First a short introduction to contextualize:
I appreciate very much the “It’s Okay to be Smart” videos, although sometimes contain misleading claims on Evolution, as Jerry Coyne and I myself have commented in [“Why Evolution is True”, my comment on December 31, 2015].
The video “There was no first human” you refer to is an excellent presentation of a brilliant thought-experiment by Richard Dawkins in his book “The Magic of Reality”, and in a corresponding video: I quote both in my articles and my video on “Original sin”.
In fact it was Dawkin’s thought experiment, together with the conversations with Richard Durbin and Mark Thomas, which prepared my mind for the sudden insight I had in Down House on September 14th, 2016, and elaborated later in my Essay:
Let me also say that Richard Dawkins is always for me a source of inspiration: Although he loudly insists to be an atheist, when you look attentively at what he claims you realize that he is strengthening the proofs of God’s existence after all (for an example see this video).
Having said that, the video “There was no first human” you link uses a subtle but big fallacy, which consists in constructing a paradox with the three following claims:
Claim 1: Every single human generation belongs to the same human species as its parents and as its children.
Claim 2: However going back 185 million generations, you find that your very distant grandfather was a fish.
Claim 3: Nonetheless it is biologically impossible to establish when the human species Homo sapiens begins, and consequently there was no first human person.
The fallacy consists in assuming that Claim 1 is a “principle of science” that holds for all animal species. Actually it holds only for the human species as it appears today, and it is not founded on science alone. From a strict biological perspective the concept of species is “useful nonsense” (as Thomas Mark provocatively says): When we use it, we are extrapolating from humans to animals. And for humans Claim 1 is a moral and legal principle, eminently important for assigning rights. It derives from the foundation of law: the observable basis for assigning rights is the human body; and we can unambiguously establish which body is a specific human one thanks the big gap Evolution has produced between us and non-human animals (see my Essay).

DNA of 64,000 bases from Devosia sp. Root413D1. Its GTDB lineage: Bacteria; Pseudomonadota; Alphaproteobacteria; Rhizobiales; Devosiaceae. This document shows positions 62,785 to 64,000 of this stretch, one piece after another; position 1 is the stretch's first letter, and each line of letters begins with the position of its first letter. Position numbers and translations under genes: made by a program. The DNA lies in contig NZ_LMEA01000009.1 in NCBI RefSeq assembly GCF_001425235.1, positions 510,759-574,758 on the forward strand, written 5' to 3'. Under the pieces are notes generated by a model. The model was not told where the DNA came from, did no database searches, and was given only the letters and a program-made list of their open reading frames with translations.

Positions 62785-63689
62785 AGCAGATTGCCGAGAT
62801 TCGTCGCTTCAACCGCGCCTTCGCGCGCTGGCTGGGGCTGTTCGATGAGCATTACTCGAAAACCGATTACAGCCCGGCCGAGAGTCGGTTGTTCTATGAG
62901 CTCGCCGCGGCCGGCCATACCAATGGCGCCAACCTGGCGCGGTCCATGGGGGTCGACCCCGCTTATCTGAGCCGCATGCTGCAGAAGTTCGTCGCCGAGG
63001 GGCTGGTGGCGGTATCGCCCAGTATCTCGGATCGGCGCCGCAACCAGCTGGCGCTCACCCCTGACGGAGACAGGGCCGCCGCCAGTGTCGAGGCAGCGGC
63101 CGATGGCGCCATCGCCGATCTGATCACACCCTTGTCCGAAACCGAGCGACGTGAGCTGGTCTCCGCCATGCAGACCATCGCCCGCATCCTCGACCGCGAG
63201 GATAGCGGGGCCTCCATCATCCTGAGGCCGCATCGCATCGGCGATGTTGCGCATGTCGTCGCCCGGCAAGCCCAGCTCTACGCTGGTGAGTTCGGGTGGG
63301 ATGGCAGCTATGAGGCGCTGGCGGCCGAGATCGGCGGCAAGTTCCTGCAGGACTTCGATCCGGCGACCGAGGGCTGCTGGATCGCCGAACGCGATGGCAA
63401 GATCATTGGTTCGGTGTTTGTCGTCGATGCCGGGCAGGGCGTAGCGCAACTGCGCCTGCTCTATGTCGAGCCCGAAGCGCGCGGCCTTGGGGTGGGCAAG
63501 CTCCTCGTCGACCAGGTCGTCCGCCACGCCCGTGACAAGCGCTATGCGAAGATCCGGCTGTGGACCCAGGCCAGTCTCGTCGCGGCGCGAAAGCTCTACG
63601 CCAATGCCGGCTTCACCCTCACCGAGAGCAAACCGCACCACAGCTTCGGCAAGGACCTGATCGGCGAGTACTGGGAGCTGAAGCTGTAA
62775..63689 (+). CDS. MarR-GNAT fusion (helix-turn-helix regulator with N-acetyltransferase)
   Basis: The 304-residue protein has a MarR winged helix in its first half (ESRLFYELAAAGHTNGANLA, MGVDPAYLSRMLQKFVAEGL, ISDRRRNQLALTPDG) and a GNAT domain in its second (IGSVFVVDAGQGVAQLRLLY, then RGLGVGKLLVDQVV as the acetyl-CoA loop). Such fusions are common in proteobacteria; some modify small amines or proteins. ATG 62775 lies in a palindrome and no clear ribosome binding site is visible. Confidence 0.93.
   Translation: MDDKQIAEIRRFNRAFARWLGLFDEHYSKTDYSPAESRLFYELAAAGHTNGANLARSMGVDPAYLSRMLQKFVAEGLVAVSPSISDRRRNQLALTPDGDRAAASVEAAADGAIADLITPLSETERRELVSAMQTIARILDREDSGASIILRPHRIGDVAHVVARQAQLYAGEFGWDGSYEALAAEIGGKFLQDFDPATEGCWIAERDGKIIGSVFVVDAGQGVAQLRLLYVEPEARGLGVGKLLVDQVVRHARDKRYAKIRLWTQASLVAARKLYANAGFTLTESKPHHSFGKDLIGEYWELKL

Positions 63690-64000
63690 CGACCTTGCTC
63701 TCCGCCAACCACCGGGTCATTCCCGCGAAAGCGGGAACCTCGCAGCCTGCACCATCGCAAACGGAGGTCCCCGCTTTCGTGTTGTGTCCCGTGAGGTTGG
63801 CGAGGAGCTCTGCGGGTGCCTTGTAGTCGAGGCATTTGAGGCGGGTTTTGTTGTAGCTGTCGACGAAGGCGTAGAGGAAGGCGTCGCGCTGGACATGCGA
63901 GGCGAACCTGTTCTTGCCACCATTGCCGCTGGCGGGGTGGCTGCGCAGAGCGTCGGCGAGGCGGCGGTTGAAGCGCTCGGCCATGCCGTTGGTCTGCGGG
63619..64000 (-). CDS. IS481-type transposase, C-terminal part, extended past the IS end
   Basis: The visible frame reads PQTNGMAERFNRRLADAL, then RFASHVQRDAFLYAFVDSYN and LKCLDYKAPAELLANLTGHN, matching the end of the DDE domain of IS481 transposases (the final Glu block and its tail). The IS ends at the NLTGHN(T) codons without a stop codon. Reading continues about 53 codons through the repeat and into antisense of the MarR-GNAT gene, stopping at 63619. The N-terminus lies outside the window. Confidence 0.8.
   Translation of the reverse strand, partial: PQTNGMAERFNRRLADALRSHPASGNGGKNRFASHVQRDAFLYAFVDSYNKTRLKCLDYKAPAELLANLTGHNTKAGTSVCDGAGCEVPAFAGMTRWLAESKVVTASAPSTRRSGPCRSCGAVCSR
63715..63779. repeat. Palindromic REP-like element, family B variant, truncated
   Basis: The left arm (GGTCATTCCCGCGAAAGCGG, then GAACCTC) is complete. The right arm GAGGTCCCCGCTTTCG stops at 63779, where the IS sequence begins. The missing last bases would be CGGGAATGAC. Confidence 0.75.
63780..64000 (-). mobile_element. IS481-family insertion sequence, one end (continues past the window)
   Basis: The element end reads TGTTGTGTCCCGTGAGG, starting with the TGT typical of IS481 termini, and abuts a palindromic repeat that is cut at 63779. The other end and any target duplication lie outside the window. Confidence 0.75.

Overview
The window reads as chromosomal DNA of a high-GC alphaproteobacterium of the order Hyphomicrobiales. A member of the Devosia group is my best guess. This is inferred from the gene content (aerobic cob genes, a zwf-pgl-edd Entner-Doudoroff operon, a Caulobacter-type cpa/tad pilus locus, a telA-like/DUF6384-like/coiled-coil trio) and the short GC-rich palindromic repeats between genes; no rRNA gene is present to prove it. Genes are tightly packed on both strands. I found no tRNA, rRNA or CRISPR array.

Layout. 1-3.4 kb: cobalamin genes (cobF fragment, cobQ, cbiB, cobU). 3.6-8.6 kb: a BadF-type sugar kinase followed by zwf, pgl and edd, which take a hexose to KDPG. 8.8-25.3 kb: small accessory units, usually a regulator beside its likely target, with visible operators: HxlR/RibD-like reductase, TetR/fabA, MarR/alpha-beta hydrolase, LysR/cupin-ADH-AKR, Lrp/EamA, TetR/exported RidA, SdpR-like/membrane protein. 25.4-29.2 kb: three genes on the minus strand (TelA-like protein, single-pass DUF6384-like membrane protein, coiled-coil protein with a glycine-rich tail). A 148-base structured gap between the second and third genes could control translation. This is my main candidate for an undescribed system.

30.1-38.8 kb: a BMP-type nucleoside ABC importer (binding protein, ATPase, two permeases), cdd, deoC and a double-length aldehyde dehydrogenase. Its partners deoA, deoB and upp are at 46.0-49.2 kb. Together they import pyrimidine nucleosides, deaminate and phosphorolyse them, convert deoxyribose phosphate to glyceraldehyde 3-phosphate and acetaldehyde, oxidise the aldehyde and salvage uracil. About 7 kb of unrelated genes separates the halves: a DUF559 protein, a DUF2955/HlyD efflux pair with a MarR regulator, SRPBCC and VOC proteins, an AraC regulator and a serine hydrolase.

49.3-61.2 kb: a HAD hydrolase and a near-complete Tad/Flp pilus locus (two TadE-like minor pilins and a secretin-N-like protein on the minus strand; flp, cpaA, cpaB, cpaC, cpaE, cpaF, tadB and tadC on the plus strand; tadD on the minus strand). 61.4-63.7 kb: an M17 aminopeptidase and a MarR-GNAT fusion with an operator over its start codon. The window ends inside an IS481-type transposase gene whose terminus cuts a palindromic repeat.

In fact, species didn’t evolve into other species: Life evolved by incredibly tiny leaps and “magical disappearance of intermediate varieties” into the sharply separate human species we know today: Until Homo sapiens personalis no group of animals is properly a “species”, and the use of this term is rather arbitrary.
Therefore, from a biological point of view it is true: There never was a first Homo sapiens, as there never was a first Chimp. By contrast there was a first human person or a primeval community of human persons, that is, humans with sense of law and capable to sin.
And how do you establish the time when these primeval human persons appeared on earth?
This time is undoubtedly well-known to God.
However in this respect you can read God’s mind by finding vestiges that reveal sense of law, and therefore capability to sin.
This is a very good point:
If you admit that divine intervention is not sort of biological engineering (Intelligent Design), then you can’t help admitting that way back then there were non-personal Homo sapiens animals, which were indistinguishable from us in every observable biological way. But (as I have repeatedly said) this do not allow you to think that today “going to Houston you may run into non-personal human animals” [quote from a beaglelady’s joke].
Does Genesis support the label “Homo sapiens animals”?
I think YES, in Genesis 2:7:
“Then the Lord God formed a man from the dust of the ground and breathed into his nostrils the breath of life, and the man became a living creature.”
The same term ‘living nefesh’ (‘living creature’) in the immediate context of Genesis refers clearly and repeatedly to non-human animals: these and ‘Adam’ are made from the dust of the ground, and are each a ‘living nefesh’. “It is not man’s possession of ‘the breath of life’ or his status as a ‘living creature’ that differentiates him from the animals”. [Wenham, G.J. p. 102]. Thus Genesis 2:7 can be read in correspondence to the gradual appearance of the species Homo sapiens in Africa about 500,000 years ago.
And you may still ask: How did the human ‘living nefesh’ (Homo sapiens animal) become a human person (Homo sapiens personalis)?
Well at a certain moment God endowed the Homo sapiens animals with sense of law. This happened at the spiritual level through some influence coming from outside space-time without any observable biological discontinuity. This is what Genesis 2:16-17, and Genesis 1:26-27 describe in marvelous terms.
The issue with the (spiritual) “immortal soul” is crucial to account for Jesus Christ “fully God and fully man” [Biologos, What we Believe, 4. I can elaborate on this in another post if you wish, or you read my article]. However, for the question we are debating here is not that crucial.
Here it is enough to acknowledge that: “God created humans in biological continuity with all life on earth, but also as spiritual beings.” [Biologos, What we Believe, 10.] This is the same as stating that human persons are incarnated immortal spirits.
And now I dare ask: Is it the problem that you feel you have to deny that we are called to have eternal life?
By the way ‘souls’, like angels and God Himself, head all directions: they all act from outside space-time, very much the same as quantum nonlocal influences do.
Thanks to you as well, and to all participating in this high quality debate, which is helping us to understand the Bible more in depth thanks Evolution.